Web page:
Contributed By Signature Litigation LLP
There are a number of different forms of alternative dispute resolution (ADR) available in England and Wales including mediation, arbitration (discussed in 13 Arbitration, below), expert determination and early neutral evaluation.
Mediation is a flexible and confidential form of ADR and generally involves the appointment of a neutral third party who helps the parties work towards a settlement of their dispute. The parties are never under an obligation to settle and therefore mediation can be a useful precursor or complement to more formal dispute resolution methods such as litigation or arbitration.
Expert determination is usually sought where a valuation is required or where expert opinion is needed on a technical point. The process involves a binding contractual commitment between the parties to abide by the findings of the expert. This arrangement may be put in place on an ad hoc basis after a dispute has arisen, but is more commonly provided for in commercial agreements as a way to limit potential legal costs in the event of a dispute.
Early neutral evaluation involves the appointment of a neutral party, often a judge or QC, who hears submissions from the parties and gives a view as to which party is likely to be successful at trial. The process is non-binding and does not generally require a party to settle as a result of the evaluation.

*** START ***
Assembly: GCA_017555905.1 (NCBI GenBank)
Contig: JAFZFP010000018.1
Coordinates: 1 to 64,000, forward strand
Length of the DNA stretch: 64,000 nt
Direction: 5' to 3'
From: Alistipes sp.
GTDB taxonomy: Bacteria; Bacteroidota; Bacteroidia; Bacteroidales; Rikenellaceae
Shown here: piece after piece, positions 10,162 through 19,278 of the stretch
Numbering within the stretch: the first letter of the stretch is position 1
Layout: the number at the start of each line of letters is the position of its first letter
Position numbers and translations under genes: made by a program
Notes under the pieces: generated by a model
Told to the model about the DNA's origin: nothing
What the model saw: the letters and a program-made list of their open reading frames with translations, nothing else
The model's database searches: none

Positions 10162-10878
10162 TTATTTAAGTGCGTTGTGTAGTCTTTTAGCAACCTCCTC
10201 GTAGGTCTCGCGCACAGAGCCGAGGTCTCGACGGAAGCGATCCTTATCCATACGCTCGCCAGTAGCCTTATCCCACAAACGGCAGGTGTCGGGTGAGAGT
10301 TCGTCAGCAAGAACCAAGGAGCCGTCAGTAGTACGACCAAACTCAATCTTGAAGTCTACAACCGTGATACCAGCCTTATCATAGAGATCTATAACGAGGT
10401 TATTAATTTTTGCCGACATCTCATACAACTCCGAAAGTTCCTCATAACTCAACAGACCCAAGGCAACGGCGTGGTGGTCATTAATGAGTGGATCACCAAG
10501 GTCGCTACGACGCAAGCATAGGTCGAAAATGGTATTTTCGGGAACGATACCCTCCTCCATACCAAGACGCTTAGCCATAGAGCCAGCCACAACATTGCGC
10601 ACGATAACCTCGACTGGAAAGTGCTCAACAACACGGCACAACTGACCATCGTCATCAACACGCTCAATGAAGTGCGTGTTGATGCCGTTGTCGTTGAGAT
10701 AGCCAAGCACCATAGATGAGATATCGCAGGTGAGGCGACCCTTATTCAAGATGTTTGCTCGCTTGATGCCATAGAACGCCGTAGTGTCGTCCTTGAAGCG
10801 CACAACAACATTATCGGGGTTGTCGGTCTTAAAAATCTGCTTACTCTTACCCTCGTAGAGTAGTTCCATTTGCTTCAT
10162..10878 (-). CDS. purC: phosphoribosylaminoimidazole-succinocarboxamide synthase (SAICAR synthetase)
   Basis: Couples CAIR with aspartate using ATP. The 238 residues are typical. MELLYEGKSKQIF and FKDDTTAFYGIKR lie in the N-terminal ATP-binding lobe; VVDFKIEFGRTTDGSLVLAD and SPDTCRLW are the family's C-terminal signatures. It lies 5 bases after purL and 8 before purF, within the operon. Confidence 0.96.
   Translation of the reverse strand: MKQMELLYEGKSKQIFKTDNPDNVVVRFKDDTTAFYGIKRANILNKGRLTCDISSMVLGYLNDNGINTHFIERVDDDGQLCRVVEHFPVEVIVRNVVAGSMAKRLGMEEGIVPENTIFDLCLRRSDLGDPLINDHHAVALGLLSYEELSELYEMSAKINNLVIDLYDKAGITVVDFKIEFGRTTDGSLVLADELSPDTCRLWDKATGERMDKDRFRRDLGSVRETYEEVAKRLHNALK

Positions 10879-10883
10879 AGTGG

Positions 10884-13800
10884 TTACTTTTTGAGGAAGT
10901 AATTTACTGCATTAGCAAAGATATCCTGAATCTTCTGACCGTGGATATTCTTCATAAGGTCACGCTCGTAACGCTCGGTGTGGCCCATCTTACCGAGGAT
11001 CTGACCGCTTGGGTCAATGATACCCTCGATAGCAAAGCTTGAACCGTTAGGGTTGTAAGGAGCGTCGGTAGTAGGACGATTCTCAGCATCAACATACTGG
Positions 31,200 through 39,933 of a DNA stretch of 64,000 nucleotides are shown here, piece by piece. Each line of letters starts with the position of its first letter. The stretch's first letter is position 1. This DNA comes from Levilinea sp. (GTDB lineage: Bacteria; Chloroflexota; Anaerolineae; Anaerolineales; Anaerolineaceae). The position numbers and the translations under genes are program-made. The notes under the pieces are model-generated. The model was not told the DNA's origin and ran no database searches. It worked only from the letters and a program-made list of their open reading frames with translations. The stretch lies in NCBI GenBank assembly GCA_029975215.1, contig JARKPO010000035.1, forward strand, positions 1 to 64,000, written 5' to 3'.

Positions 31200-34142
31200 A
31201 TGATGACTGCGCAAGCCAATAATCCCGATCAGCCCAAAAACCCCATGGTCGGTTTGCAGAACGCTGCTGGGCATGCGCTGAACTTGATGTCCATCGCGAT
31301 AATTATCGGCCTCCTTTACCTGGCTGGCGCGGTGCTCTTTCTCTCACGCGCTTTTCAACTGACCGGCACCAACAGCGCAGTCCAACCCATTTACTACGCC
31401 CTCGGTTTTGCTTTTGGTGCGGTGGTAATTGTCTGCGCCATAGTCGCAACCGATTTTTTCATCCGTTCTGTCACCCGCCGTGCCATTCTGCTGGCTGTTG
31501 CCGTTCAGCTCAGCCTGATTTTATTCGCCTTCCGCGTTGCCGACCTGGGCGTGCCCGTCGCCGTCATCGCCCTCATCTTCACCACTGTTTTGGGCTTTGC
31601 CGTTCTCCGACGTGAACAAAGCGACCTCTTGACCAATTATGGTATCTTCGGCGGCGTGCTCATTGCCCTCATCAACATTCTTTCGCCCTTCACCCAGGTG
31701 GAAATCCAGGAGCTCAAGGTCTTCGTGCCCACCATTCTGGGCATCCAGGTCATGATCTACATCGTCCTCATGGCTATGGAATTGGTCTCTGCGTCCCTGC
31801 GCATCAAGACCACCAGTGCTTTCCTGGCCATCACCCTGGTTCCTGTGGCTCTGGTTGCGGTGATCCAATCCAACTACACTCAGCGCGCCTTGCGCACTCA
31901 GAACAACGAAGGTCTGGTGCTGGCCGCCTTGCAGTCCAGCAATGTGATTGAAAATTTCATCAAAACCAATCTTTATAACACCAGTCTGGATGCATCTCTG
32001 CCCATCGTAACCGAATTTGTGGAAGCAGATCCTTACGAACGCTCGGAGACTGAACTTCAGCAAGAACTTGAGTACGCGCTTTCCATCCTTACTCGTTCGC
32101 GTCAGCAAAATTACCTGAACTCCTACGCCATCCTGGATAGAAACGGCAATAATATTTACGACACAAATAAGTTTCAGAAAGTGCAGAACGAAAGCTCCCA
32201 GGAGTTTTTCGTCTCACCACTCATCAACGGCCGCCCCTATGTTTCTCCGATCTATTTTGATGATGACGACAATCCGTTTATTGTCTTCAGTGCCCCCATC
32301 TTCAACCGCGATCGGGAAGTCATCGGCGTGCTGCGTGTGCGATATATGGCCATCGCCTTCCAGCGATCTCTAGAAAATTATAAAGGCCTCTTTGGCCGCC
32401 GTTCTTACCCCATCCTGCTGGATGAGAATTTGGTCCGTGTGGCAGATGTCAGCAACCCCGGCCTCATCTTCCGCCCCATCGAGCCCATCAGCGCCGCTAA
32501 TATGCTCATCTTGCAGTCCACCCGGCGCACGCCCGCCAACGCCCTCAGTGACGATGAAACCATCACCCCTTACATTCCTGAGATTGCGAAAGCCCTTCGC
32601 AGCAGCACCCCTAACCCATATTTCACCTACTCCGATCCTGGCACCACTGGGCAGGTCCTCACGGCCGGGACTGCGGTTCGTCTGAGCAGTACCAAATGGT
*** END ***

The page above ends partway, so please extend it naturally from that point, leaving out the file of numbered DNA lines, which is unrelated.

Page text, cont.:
The pre-action protocols set out in the Civil Procedure Rules (discussed in 3.1 Rules on Pre-action Conduct, above) note that litigation should be a last resort and require the parties to consider negotiation or an alternative form of dispute resolution before commencing court proceedings and continue to consider whether they might reach a settlement throughout the proceedings.
If a party refuses unreasonably to participate in ADR, such as mediation, the court may stay the proceedings and require the parties to participate in ADR or impose costs sanctions on the reluctant party at the end of trial. It has been held that a failure to respond to an offer to participate in ADR will generally be considered unreasonable.
For most claims, the parties are required to file directions questionnaires in advance of the first case management conference, which ask for confirmation that the legal representatives have explained to their client the need to try to settle and the possibility of costs sanctions if they refuse. The directions questionnaire also asks the party to confirm whether they wish a one month stay in order to attempt settlement.
The Civil Justice Council has recently published its final report into ADR and civil justice, which sets out 24 recommendations. Many of these recommendations are aimed at introducing methods to encourage parties to settle their disputes by way of ADR rather than litigation, although the report specifically does not recommend compulsory mediation.
There are a number of institutions based in England and Wales which promote ADR or offer a platform by which various forms of ADR can be pursued.
The London Court of International Arbitration (LCIA) offers a set of procedural rules to govern arbitral proceedings and mediation, as well as model dispute resolution clauses for parties to incorporate into their contracts. The Chartered Institute of Arbitrators offers training and professional qualifications for arbitrators and mediators.
The Centre for Effective Dispute Resolution (CEDR), a not-for-profit organisation headquartered in London, encourages the use of ADR to resolve disputes, as well as offering a range of mediation services, including mediation training and advice on negotiation and conflict management.